Adrastea was discovered in July 1979 by the Voyager science team.
Orbiting within Io's orbit, which is the innermost of the four largest moons of Jupiter (called the Galilean moons), are four smaller moons named Metis, Adrastea, Amalthea, and Thebe.
All the moons within this grouping are oddly shaped, lacking either the mass and/or fluidity of composition to pull themselves into a reasonably spherical shape. The Galileo spacecraft has revealed some surface features, including impact craters, hills and valleys.
Adrastea is the smallest within this group having a mean radius of about 8.2 ± 2.0 km. Adrastea orbits 129,000 km from its parent planet Jupiter and it takes 0.298 Earth days for Adrastea to complete one orbit. We do not know the rotational period for Adrastea, but its orbital period is 7 hours.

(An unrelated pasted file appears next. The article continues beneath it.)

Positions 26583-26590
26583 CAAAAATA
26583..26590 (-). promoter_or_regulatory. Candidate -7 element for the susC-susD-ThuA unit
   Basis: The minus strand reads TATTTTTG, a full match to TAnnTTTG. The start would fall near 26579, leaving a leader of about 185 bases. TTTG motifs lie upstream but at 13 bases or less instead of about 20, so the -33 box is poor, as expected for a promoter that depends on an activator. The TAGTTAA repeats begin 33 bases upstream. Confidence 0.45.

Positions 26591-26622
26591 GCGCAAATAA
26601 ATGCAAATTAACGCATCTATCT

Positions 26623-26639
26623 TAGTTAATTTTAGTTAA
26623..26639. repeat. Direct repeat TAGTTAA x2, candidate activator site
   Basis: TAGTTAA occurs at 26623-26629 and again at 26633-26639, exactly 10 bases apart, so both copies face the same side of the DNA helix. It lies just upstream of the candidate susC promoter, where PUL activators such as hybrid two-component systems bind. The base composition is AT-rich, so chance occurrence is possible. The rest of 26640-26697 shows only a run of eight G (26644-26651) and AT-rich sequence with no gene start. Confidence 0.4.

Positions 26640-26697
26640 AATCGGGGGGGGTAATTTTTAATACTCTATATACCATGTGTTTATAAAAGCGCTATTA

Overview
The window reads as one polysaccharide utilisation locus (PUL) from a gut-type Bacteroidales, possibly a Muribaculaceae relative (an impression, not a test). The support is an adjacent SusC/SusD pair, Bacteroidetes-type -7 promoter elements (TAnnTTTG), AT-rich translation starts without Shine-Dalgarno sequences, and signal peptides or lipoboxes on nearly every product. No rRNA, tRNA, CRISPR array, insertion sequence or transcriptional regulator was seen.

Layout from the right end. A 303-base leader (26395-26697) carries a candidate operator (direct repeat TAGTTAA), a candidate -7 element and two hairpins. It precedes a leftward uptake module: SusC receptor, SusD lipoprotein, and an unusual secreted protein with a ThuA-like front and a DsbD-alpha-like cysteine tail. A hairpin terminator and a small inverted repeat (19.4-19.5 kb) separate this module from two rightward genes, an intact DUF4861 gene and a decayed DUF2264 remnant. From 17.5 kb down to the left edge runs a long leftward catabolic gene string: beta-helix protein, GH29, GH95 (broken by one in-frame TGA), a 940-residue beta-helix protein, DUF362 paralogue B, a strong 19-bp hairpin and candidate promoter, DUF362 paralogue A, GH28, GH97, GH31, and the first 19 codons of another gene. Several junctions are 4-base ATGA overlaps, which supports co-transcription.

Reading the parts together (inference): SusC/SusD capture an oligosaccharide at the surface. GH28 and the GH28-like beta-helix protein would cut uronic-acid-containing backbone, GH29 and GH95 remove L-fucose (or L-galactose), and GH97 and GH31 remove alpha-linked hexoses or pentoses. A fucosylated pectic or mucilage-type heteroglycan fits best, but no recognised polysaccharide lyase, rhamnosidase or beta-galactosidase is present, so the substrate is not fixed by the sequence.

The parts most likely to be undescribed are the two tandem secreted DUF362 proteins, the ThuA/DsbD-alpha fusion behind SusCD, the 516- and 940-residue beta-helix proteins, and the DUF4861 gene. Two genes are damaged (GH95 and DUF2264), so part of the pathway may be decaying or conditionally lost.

Since Io orbits about 422,000 km above Jupiter and, at this close distance, is subjected to extreme tidal flexing from Jupiter's gravity, one would imagine that this even closer satellite would be pulled to pieces. However, because it is so small Adrastea is relatively immune to the effects of tidal forces. Adrastea is one of the two closest moons (the other is Metis) that orbit inside what is called the synchronous orbit radius of Jupiter. That is, Adrastea orbits Jupiter faster than Jupiter rotates on its axis. At this distance, Adrastea's orbit will eventually decay and it will fall into the planet.
Adrastea and Metis also orbit inside Jupiter's main ring and are undoubtedly the source of the material for this ring. Amalthea and Thebe provide the material for the Gossamer ring.
How Adrastea Got its Name
Adrastea is named after the Cretian nymph who took care of Zeus for his mother Rhea. Rhea entrusted her child to Adrastea to save him from her husband Cronus who would eat his children in order to maintain his rule.